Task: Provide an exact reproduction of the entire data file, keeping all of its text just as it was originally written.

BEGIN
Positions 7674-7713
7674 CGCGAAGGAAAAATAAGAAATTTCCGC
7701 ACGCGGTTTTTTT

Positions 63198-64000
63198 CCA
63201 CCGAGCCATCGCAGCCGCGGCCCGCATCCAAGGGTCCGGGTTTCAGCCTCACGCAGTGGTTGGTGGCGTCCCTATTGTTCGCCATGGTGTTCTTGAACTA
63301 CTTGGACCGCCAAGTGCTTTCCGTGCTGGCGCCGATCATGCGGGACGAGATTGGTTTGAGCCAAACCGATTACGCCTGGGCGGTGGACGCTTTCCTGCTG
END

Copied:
Positions 7674-7713
7674 CGCGAAGGAAAAATAAGAAATTTCCGC
7701 ACGCGGTTTTTTT

Positions 63198-64000
63198 CCA
63201 CCGAGCCATCGCAGCCGCGGCCCGCATCCAAGGGTCCGGGTTTCAGCCTCACGCAGTGGTTGGTGGCGTCCCTATTGTTCGCCATGGTGTTCTTGAACTA
63301 CTTGGACCGCCAAGTGCTTTCCGTGCTGGCGCCGATCATGCGGGACGAGATTGGTTTGAGCCAAACCGATTACGCCTGGGCGGTGGACGCTTTCCTGCTG